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The third research program (2008-2011

Topographie du site et fouilles du 2ème programme de recherche In 2008 a new Greek-French research program was initiated at Dikili Tash, carried out, like the previous two, under the auspices of the the Archaeological Society and the French School at Athens and the direction of Pascal Darcque, Chaido Koukouli-Chryssanthaki, Dimitra Malamidou and Zoï Tsirtsoni. It is supported on an annual basis by the French Ministry of Foreign and European Affairs and the Institute of Aegean Prehistory (INSTAP). It has received additional funding from the National Geographic Society (the investigation on Neolithic wine conducted by Tania Valamoti) and the French National Research Agency (ANR program “Balkans 4000”, coordinated by Zoï Tsirtsoni). The French National Centre of Scientific Research (CNRS), the 18th Ephorate of Prehistoric and Classical Antiquities of Kavala, and the Municipality of Philippi (until 2010) also support this work.

The overall aim of the new program is to reconstruct the entire history of the site by investigating the spatial and temporal continuities and discontinuities from the first human occupation to modern times.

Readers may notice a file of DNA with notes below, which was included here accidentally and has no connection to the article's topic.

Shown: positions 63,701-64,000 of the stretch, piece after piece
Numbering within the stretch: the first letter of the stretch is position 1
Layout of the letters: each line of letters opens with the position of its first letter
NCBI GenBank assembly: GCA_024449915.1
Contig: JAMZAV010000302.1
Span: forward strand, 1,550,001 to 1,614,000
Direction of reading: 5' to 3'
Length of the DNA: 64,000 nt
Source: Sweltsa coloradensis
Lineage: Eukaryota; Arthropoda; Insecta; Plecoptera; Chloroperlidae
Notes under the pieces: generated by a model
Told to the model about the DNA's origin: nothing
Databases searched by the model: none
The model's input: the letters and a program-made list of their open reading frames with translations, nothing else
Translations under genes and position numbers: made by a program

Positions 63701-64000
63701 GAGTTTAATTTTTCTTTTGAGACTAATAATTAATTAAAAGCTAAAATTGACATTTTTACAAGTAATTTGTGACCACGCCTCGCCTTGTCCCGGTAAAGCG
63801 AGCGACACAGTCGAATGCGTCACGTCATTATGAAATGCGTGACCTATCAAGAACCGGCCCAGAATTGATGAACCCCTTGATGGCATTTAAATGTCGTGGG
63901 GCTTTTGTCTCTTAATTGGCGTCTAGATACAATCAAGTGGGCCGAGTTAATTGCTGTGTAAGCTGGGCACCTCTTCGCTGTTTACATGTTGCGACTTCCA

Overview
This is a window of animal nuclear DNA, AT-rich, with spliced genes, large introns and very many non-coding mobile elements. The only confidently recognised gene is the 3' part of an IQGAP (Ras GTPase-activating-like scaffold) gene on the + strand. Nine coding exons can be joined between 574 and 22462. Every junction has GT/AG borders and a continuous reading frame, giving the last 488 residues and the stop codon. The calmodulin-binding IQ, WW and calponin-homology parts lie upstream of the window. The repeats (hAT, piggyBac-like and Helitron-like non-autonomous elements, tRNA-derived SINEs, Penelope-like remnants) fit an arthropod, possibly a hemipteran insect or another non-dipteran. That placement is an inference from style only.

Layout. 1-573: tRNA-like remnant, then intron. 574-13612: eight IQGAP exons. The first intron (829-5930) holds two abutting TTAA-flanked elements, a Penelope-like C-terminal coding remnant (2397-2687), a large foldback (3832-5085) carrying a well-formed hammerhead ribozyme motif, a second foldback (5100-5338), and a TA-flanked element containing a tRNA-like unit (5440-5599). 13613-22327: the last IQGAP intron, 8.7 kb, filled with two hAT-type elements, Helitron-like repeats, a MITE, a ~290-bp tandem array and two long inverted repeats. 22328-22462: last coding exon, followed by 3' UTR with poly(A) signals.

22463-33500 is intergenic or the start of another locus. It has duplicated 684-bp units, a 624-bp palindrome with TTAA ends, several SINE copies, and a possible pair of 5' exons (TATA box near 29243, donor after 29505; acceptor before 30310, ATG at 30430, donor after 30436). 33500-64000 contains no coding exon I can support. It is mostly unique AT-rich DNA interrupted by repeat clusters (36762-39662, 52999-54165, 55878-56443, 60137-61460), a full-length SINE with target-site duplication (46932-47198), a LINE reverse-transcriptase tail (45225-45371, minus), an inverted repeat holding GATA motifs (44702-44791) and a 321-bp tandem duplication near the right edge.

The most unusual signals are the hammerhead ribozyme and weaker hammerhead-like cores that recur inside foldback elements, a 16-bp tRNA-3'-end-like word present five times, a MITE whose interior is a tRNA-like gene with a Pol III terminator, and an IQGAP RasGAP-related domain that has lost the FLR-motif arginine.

Four excavation campaigns have been completed already (2008, 2010, 2012 and 2013) Investigations were carried in three sectors (2, 6 and 7) and we also took a series of new core-samples in the mound.

The new core-samples allowed us to establish more accurately the character of the pleistocene and holocene. The C14 dates made on selected charcoal samples from the lowest parts of the cores place the date of the first human settlement in the second half of the 7th millennium BC.

In sector 2, we are at the southern limit of the Late Neolithic II settlement. Its remains were covered by successive layers of colluvia, two of which contain substantial quantities of stones. These stones probably come from structures whose collapse dates to the end of the Neolithic period and the beginning of the Bronze Age.

n the western part of sector 6, the remains of the Early Bronze Age (3300-3000 BC.), mainly storage pits, are dug directly in the destruction layer of the Late Neolithic II (4300-4200 BC.). The excavation of House 1 has not yet been completed, but has already revealed an assemblage of great wealth: architectural fragments, numerous artifacts, and large quantities of botanical remains, including grape seeds.

Finally, in sector 7, the excavation showed the chronological and historical depth of the Late Bronze Age settlement and brought to light the first material evidence of contact with the Mycenaean world. This research has also confirmed the close relations of Dikili Tash with the neighboring city of Philippi, since its foundation in the 4th century BC until its historical ending after the collapse of the Byzantine Empire.

Last Update : 21/09/14